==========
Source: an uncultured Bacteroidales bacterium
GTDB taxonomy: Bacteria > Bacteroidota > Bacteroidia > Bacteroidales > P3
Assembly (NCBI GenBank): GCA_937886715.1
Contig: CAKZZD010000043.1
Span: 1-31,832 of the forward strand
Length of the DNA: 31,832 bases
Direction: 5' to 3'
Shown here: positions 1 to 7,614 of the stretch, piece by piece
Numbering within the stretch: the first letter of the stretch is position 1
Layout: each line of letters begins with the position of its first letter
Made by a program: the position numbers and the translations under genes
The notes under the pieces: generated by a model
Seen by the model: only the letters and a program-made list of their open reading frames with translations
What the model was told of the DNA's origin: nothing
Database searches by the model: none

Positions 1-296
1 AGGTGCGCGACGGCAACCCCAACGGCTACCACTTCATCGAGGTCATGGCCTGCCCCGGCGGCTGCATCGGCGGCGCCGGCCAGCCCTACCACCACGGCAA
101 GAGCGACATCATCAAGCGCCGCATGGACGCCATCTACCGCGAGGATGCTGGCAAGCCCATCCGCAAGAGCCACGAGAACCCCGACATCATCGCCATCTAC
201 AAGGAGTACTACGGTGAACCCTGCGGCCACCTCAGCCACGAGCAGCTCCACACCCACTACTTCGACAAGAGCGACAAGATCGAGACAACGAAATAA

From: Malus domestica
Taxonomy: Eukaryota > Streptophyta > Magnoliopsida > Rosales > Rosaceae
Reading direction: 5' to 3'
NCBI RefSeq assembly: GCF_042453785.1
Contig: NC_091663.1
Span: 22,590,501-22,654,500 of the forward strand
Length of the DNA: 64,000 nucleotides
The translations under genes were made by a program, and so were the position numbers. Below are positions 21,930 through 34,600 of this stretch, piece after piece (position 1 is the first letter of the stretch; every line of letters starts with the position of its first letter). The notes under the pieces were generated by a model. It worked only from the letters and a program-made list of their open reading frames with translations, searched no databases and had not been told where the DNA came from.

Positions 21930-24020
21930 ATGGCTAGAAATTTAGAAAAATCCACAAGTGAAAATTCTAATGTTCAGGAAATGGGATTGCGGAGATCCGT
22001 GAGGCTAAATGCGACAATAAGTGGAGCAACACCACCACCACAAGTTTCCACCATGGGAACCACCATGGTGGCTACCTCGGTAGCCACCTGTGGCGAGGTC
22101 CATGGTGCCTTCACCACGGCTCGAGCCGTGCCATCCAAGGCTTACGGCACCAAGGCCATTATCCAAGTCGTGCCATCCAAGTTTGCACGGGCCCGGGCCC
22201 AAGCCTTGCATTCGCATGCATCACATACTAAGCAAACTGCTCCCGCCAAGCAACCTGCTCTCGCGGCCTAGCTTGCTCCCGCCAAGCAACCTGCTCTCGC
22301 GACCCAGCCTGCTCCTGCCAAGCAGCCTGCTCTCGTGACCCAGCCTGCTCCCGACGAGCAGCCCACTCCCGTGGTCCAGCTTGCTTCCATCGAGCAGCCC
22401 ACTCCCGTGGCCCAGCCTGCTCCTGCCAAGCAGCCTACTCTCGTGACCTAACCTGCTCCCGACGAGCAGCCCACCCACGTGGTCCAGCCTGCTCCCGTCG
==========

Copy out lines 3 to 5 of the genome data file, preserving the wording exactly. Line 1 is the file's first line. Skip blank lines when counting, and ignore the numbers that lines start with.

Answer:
Assembly (NCBI GenBank): GCA_937886715.1
Contig: CAKZZD010000043.1
Span: 1-31,832 of the forward strand